You Come Too by Robert Frost
Saturday, July 8, 2006

Robert Frost has long been considered one of America’s most beloved poets. You Come Too is a book comprised of Robert Frost’s most favored and widely enjoyed poems. As always wit, wisdom and gentleness are found in the poems that make up this wonderful book. The fact that Robert Frost spent much of his adult life living on and working farmland is evident throughout the poems found in You Come Too. Especially rewarding is how the poet continued to write and believe in his work all the while he struggled to become a literary giant. For years Robert Frost, despite how often he submitted his works to editors, was unable to find a home for his poems. The Atlantic Monthly was the first publication with a broad audience that accepted his work.

The book’s title is based on a poem (also found in the book) written by Robert Frost titled “The Pasture.” Robert Frost’s ability to balance a story, a life event, inside the body of a poem is evident while reading “The Pasture” which opens, “I’m going out to clean the pasture spring; I’ll only stop to rake the leaves away (and wait to watch the water clear, I may): And I sha’’t be gone long. – You come too.”

Appreciation for nature intersperses itself through most of the poems in the book. Another poignant theme covered in You Come Too is the dance, the wonder, the mystery of adolescence. One of my favorite poems in the collection is “Stopping By Woods On A Snowy Evening”. The poem tells the story houses on a street the poet or the teller of the story (if not the poet) lives on. This particular poem which opens at a house in the woods, so ends, “The woods are lovely, dark and deep, But I have promises to keep, And miles to go before I sleep, and miles to go before I sleep.”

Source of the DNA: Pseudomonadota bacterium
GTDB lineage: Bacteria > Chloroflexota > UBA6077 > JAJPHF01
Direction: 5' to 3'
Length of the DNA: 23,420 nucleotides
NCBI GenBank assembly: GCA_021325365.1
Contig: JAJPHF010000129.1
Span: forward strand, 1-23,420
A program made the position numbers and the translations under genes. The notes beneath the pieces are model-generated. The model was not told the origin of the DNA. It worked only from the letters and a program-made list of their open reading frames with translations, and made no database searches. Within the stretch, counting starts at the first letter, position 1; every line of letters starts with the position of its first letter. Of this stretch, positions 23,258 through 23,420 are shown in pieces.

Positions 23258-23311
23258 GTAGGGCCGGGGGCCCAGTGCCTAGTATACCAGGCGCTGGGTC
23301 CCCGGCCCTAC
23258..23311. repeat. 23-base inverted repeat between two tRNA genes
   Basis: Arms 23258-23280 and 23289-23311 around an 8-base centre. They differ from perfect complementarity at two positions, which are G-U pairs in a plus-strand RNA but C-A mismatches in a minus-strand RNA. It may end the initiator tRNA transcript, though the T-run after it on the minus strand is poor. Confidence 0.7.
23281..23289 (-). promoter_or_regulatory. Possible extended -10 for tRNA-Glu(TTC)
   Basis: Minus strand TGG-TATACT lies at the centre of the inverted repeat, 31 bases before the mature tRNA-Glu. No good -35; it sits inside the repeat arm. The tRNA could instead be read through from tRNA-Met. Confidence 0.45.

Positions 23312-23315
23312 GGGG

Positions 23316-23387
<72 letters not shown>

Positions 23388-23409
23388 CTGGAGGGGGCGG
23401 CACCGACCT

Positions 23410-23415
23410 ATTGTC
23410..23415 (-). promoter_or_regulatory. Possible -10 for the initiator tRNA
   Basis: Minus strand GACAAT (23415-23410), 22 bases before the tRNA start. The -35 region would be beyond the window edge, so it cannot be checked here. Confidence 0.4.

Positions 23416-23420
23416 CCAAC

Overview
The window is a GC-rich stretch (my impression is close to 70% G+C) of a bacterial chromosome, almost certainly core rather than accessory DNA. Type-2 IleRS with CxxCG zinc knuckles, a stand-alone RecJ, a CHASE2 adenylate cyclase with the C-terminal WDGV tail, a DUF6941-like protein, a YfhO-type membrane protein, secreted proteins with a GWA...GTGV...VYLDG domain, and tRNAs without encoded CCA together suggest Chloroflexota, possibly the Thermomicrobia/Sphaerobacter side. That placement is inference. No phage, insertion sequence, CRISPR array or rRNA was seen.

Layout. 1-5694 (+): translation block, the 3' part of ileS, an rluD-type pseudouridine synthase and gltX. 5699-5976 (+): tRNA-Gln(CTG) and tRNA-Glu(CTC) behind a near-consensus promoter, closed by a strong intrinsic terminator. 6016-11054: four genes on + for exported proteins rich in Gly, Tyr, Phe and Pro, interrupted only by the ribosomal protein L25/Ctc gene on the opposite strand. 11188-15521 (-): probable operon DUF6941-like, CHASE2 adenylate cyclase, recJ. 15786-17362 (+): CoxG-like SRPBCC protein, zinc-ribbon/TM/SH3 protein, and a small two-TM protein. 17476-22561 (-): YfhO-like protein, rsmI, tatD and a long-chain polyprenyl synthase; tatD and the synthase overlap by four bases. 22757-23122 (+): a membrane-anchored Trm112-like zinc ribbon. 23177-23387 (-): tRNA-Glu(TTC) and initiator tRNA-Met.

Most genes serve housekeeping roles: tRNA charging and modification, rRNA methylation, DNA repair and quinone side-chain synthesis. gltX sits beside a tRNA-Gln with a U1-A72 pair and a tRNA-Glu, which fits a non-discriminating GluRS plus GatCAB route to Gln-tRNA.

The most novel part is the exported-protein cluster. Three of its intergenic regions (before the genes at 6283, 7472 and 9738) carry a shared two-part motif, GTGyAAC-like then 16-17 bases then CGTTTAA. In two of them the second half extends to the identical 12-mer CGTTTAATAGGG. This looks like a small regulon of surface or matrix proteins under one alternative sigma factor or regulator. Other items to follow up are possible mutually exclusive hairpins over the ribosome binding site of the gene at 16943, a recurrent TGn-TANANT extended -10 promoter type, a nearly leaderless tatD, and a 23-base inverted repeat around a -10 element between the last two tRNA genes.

Readers who are seeking to make changes in their lives or who know of others who are making this attempt may especially find themselves drawing close to “The Death of the Hired Man”. I found it to be one of the most deeply moving poems in the collection. For the Robert Frost enthusiasts, yes, the famous “The Road Not Taken” is also in this collection.

Robert Frost’s is a poet whose work is timeless. Parts of his writings are quoted by peoples from various walks, cultures and nationalities even to this day, and this for a man who set off from New England in 1912, an obscure poet, in search of a better life, in search of a dream.

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Denise would love to hear from you! Read a good book? Enjoyed one of the books reviewed in this column? Contact TNCP's book review columnist @ soulfar@aol.com

 

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